I did have a GF chocolate chip cookie once, but I had to awkwardly just sit in the cafe for a whole 10 minutes to eat it. I don’t know why I think that’s so weird, to just sit for a short period of time. Maybe because most people get everything to go and are living a fast-paced life? Maybe because if you get something ‘for here’, you have a laptop, a medical journal or are editing a lot of B-roll for your YouTube channel? Whatever it is, I felt very uncomfortable getting something for here and then staring out the window for 10 minutes, then leaving. But hey! If that 10 minutes saves some trash, I can get over my weird complex.

[GF Chocolate Chip Cookie and Blueberry oolong tea (don’t worry, I recycled the cup) from Dose Coffee & Tea]

In the next coming weeks I am going to try and solve my food problems. I have decided to start carrying a backpack, rather than a purse. That way I can store some reusable sandwich bags, a mason jar and everything else I usually carry, without having to bring like five purses.

It was my birthday this past weekend and my boyfriend won at life and bought all my presents at the container store. We are going on a date night later this week to drink wine and paint, but I’m honestly so excited for my container store presents. 🙂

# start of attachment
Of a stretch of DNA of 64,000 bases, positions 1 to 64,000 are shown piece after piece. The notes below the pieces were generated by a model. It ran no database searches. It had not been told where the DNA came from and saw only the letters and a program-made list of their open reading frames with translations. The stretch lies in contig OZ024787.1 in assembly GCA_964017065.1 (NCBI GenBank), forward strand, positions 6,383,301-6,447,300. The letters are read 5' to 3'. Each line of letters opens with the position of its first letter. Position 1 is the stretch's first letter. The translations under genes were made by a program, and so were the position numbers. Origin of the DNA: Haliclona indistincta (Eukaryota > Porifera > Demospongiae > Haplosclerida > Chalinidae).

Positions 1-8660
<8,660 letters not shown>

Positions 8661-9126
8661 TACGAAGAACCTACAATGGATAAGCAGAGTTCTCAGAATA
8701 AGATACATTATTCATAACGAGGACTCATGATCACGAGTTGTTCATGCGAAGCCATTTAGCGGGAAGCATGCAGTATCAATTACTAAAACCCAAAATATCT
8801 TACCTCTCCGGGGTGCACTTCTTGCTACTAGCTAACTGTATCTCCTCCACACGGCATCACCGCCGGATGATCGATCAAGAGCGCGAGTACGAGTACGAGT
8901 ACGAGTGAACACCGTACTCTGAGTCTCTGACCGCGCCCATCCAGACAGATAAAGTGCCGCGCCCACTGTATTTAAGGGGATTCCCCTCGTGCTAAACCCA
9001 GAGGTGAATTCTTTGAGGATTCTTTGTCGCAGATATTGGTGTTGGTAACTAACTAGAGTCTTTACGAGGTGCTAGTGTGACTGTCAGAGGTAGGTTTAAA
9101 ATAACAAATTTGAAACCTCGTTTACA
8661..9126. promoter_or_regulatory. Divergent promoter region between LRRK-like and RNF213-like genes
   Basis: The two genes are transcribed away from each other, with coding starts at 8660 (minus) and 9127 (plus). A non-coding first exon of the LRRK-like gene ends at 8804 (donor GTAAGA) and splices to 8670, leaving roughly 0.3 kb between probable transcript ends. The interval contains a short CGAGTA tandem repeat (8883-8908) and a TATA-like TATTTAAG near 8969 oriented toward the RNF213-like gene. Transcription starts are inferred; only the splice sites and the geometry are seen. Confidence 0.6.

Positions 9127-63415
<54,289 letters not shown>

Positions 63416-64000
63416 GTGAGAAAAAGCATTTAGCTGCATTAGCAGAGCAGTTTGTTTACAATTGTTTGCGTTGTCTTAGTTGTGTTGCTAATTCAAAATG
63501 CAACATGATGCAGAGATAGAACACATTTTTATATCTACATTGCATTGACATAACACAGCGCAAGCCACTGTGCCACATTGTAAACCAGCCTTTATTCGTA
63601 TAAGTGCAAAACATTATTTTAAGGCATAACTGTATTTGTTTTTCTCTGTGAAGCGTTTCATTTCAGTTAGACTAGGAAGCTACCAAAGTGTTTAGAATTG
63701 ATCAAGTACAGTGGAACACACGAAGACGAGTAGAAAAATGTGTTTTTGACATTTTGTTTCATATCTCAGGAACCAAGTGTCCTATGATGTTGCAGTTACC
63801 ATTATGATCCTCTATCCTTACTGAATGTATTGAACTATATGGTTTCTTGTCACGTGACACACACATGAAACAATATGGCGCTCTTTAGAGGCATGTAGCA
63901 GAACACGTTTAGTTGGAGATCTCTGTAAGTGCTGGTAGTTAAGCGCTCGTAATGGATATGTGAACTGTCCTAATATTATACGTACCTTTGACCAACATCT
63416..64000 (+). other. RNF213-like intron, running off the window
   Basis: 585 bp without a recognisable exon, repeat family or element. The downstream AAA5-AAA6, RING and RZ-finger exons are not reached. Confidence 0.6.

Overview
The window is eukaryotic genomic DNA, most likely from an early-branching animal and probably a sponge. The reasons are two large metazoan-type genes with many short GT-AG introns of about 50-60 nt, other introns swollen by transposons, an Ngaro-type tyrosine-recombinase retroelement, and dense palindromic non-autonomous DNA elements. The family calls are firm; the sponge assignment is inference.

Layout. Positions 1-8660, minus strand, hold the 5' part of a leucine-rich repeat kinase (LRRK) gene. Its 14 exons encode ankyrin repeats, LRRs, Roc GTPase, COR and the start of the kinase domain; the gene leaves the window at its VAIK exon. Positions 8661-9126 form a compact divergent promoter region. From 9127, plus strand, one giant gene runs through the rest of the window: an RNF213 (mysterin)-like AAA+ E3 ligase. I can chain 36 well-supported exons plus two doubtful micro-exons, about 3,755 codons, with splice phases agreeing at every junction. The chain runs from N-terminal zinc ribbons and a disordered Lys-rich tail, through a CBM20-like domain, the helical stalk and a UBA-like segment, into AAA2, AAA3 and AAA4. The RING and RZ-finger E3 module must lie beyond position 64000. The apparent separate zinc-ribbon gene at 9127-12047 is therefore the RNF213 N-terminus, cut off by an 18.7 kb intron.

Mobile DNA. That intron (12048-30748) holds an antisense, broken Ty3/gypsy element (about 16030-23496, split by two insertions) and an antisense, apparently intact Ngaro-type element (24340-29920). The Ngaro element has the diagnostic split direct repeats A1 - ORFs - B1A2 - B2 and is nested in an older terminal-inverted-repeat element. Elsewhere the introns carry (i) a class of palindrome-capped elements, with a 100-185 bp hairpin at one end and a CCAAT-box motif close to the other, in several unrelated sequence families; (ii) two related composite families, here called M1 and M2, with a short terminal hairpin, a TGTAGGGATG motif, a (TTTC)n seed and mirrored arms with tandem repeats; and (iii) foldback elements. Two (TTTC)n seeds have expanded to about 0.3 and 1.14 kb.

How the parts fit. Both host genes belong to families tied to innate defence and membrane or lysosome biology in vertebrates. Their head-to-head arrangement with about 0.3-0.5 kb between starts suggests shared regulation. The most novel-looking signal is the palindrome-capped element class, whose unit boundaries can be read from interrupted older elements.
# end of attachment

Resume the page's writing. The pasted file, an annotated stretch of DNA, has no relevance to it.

Container Store
[(L to R) 30oz mason jar, reusable spoon/fork/knife utensil, reusable/washable sandwich bag, stainless steel lunchbox.]

Hoping this will help with my starvation throughout the day.

Next issue I am having is produce. As you saw in my grocery store haul post, almost all the produce I wanted was wrapped in plastic somehow. I didn’t think much on it, because I was at Kroger, and not Whole Foods, and I also hadn’t tried the Farmer’s Market. Now I have…

Farmer's Market

Farmer's Market

Farmer's Market

It was a big failure. Although all the produce looks nice and I would have loved to support local farming, there wasn’t much option and the produce that was there wasn’t anything I was interested in buying. I did grab a bag of peaches from The Peach Truck for my boyfriend, and he said they are delicious. It’s been in the 90’s the past couple weeks here and the produce definitely looked sad. The only leafy green options was kale. I know I should want to eat kale but I do not want to eat kale.

Now that I have a sense of what the Farmer’s Market will offer, I plan to go there when I need those specific produce items they sell, but there’s no way it will be able to replace my grocery store produce shopping. It’s just hard to justify the drive all the way out there for 2 tomatoes and a couple ears of corn. I plan to go on a Whole Foods shopping trip and will let you know how that goes. I’m hoping I will also be able to find more bulk food options, like pasta and olive oil, to reduce on my container trash. Please pray for my bank account.